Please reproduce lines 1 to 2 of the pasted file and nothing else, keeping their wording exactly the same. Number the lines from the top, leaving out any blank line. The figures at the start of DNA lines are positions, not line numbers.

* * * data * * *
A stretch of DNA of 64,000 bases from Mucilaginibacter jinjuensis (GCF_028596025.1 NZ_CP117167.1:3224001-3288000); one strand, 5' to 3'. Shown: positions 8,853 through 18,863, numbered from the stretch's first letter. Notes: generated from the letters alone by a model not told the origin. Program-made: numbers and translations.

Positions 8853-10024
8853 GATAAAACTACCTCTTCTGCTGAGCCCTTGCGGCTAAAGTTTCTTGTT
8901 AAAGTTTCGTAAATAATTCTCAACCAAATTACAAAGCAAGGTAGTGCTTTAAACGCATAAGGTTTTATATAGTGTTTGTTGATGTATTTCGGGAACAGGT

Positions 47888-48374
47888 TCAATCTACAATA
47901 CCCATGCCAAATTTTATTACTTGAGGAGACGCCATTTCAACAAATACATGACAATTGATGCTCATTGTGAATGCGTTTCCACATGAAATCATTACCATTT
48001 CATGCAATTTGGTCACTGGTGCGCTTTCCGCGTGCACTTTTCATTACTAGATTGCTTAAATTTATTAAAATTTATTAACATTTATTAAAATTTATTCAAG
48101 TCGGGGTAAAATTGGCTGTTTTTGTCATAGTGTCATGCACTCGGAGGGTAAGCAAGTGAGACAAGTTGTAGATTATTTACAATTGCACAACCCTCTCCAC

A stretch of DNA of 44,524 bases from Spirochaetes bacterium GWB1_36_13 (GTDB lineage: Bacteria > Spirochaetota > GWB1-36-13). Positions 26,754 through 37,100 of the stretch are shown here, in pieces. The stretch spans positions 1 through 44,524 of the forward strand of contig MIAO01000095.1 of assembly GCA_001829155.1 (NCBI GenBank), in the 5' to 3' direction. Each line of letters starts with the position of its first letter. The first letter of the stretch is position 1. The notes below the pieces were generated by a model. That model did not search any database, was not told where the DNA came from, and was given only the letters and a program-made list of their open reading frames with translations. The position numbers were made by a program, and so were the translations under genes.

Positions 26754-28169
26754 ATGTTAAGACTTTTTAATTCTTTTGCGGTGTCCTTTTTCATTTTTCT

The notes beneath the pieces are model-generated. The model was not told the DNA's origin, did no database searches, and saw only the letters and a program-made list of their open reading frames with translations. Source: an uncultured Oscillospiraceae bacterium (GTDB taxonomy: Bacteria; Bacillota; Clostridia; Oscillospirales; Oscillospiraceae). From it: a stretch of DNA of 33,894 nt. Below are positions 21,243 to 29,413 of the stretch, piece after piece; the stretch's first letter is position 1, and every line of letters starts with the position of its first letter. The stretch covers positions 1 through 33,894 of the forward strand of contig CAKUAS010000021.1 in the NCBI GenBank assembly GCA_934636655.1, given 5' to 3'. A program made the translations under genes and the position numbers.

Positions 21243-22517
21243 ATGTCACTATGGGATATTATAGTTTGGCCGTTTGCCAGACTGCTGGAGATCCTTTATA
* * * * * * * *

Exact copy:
A stretch of DNA of 64,000 bases from Mucilaginibacter jinjuensis (GCF_028596025.1 NZ_CP117167.1:3224001-3288000); one strand, 5' to 3'. Shown: positions 8,853 through 18,863, numbered from the stretch's first letter. Notes: generated from the letters alone by a model not told the origin. Program-made: numbers and translations.

Positions 8853-10024